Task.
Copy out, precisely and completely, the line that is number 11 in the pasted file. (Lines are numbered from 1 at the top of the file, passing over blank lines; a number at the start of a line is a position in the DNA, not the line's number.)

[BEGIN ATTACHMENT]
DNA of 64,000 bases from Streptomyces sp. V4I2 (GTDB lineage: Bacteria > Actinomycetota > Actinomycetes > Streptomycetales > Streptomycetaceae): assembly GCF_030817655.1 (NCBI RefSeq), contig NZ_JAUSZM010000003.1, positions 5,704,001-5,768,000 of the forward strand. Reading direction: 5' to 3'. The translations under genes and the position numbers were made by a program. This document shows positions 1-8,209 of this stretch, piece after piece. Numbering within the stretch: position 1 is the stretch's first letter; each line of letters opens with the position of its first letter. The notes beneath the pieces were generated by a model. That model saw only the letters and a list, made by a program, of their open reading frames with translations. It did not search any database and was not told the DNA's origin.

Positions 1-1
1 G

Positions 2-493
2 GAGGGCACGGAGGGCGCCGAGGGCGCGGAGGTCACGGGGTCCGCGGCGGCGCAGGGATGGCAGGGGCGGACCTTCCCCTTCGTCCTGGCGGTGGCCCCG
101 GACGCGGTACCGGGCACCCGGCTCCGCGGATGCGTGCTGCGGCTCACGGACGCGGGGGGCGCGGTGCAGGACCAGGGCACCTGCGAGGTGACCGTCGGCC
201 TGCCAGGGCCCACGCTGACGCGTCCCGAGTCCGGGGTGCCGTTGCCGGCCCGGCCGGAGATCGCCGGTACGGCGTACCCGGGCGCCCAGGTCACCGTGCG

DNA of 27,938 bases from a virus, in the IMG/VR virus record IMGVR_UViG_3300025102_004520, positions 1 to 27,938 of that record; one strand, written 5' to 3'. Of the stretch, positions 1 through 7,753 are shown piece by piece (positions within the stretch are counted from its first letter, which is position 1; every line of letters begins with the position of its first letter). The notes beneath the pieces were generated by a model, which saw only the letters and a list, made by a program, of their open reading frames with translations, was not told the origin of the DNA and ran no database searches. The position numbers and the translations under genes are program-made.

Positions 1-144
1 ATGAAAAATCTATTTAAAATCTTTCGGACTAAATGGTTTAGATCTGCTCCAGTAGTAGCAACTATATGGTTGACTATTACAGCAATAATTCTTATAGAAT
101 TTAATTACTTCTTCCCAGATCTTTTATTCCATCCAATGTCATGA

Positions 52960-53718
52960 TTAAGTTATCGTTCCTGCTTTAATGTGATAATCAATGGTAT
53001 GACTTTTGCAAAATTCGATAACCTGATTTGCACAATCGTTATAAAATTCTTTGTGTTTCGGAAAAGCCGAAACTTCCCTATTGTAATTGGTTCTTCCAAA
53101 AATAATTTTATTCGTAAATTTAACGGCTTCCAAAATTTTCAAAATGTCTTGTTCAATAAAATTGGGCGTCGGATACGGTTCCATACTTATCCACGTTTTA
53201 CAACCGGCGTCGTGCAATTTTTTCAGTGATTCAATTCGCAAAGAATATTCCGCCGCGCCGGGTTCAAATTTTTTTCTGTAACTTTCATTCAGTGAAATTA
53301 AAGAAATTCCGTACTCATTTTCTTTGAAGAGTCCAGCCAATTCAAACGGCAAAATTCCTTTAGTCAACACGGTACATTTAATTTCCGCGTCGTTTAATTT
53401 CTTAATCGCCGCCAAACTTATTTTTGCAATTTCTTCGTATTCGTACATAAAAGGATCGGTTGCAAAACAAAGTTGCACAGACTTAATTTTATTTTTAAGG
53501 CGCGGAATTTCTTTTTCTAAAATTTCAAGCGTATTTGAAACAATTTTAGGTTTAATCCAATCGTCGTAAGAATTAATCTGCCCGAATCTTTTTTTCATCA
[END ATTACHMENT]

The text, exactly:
101 TTAATTACTTCTTCCCAGATCTTTTATTCCATCCAATGTCATGA